This is the fifth and final blog in a series chronicling the adventures of the Standing on the Side of Love Campaign in San Diego between Thursday, February 25th and Sunday, February 28th. This blog is written by Daniel Stracka, founder of Unitarian Universalist Refugee and Immigrant Services and Education (UURISE), a non-profit agency dedicated to justice for immigrants and refugees and chair of the San Diego County Unitarian Universalist Network (SUUN), a cluster organization.
Our immigration laws are creating chaos and fear in the lives of immigrants and citizens. Our current members of Congress must look deep into that well of wisdom, which Stephen Shick suggests our founders of the United States of America had done by crafting dreams of democracy out of chaos. Elected officials must change the immigration laws that break families and break hearts, and stand on the side of love with immigrant families.
This standing on the side of love and walking the talk of justice can be exhausting but oh so satisfying! I am proud of having participated in the Standing on the Side of Love with Immigrant Families Public Witness Rally in Support of Comprehensive Immigration Reform at the Federal Building in San Diego.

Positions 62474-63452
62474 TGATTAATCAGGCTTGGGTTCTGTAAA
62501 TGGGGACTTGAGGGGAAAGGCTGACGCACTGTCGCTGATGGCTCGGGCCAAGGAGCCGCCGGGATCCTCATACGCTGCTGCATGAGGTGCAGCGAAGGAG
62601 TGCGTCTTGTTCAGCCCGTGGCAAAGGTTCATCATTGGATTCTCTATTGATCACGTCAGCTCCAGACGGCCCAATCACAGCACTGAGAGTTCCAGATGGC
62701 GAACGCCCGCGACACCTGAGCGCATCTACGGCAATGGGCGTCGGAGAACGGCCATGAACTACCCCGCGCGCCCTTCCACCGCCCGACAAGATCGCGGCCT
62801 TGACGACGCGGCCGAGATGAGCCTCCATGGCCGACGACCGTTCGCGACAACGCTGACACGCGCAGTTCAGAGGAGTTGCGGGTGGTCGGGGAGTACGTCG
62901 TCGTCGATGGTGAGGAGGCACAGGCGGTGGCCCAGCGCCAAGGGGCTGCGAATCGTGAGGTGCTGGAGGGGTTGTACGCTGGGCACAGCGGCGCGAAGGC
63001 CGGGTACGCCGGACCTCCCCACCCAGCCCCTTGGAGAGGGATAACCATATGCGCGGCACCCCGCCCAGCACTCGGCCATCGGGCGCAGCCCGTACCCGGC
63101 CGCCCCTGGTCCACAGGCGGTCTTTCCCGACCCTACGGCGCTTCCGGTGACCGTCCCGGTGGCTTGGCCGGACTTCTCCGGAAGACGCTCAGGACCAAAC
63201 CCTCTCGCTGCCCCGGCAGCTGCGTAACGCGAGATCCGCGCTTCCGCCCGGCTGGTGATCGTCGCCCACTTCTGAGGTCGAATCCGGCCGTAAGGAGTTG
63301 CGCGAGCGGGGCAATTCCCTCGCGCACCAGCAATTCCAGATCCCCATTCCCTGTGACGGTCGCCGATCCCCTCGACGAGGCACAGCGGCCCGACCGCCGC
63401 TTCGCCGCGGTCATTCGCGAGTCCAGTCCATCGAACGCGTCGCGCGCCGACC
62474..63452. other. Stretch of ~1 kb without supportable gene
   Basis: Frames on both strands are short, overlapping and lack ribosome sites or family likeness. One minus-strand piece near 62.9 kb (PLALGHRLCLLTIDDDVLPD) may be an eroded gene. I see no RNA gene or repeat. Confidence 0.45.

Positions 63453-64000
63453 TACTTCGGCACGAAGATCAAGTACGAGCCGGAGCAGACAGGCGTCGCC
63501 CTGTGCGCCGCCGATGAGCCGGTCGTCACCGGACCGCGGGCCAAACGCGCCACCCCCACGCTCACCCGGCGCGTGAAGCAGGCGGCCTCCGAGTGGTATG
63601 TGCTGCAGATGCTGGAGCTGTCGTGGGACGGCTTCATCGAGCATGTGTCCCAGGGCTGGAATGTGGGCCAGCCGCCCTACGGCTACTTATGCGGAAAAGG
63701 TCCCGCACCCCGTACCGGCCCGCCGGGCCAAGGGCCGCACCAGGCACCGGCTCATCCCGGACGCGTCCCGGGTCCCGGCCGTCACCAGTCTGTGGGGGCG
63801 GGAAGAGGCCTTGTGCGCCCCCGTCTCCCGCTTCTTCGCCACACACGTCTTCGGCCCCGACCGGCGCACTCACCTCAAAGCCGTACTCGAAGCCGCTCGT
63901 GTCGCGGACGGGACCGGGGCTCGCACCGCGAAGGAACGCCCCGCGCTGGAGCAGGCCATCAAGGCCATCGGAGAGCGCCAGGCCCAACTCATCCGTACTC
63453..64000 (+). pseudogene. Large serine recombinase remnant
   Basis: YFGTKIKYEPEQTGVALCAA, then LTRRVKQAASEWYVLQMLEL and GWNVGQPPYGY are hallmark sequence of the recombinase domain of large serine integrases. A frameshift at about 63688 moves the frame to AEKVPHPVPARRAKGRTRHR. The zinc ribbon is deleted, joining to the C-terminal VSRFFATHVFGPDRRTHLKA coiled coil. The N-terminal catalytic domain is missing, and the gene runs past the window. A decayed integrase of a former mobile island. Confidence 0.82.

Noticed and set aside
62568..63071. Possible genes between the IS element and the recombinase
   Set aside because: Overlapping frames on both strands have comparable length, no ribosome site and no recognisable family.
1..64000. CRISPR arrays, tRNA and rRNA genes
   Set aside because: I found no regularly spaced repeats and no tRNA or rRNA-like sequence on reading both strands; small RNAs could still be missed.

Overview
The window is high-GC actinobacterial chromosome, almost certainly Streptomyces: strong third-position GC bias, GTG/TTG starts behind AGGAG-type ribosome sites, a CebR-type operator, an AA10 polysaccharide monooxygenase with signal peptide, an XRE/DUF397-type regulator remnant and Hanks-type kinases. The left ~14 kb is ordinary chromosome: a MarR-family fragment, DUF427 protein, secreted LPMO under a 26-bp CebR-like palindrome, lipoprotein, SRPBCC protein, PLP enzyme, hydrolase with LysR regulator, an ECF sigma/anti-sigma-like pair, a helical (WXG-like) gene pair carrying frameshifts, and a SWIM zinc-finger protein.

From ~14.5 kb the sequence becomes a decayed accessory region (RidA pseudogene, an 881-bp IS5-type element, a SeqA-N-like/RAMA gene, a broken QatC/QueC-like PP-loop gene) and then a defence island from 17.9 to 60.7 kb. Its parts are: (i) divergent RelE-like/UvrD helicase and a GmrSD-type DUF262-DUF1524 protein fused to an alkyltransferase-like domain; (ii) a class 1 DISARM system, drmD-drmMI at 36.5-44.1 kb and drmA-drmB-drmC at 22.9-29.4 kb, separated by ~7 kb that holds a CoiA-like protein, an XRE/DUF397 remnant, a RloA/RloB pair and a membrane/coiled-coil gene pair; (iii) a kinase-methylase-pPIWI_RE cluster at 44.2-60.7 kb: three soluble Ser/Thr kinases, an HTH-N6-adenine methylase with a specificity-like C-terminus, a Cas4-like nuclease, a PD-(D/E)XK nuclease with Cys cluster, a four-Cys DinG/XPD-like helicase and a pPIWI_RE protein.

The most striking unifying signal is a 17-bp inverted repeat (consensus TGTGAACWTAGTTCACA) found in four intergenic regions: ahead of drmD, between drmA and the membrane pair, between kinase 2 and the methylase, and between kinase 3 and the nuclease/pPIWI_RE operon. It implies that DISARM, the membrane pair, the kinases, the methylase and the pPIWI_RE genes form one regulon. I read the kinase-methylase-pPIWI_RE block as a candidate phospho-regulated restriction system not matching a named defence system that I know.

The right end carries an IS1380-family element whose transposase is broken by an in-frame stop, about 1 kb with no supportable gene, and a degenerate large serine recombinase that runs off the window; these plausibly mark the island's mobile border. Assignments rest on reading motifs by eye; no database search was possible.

Rev. Dr. Arvid Straube of First UU Church of San Diego offered an opening prayer in which he invoked the inherent worth and dignity of each person. Rev Peter Morales, President of the Unitarian Universalist Association, drew the distinction between immigration as a legal issue and a moral issue. He reminded us that throughout our history there have been laws that, while legal, were immoral. I hear a call!
Bishop Brenda Evans Cooper of Christ Chapel World Ministry provided an interfaith perspective that none of us and no immigrant should give up hope in a quest for freedom. I realized that interfaith does not mean we all believe alike, but we can all join in upholding the right of all persons, regardless of place of birth, to freedom.
A litany was presented by UU ministers, Rev Kathleen Green and Rev David Miller, to which the crowd responded “I stand on the side of love.” The power of public response was transforming for me. It reminded me that I am not in this alone and that together we do make a difference.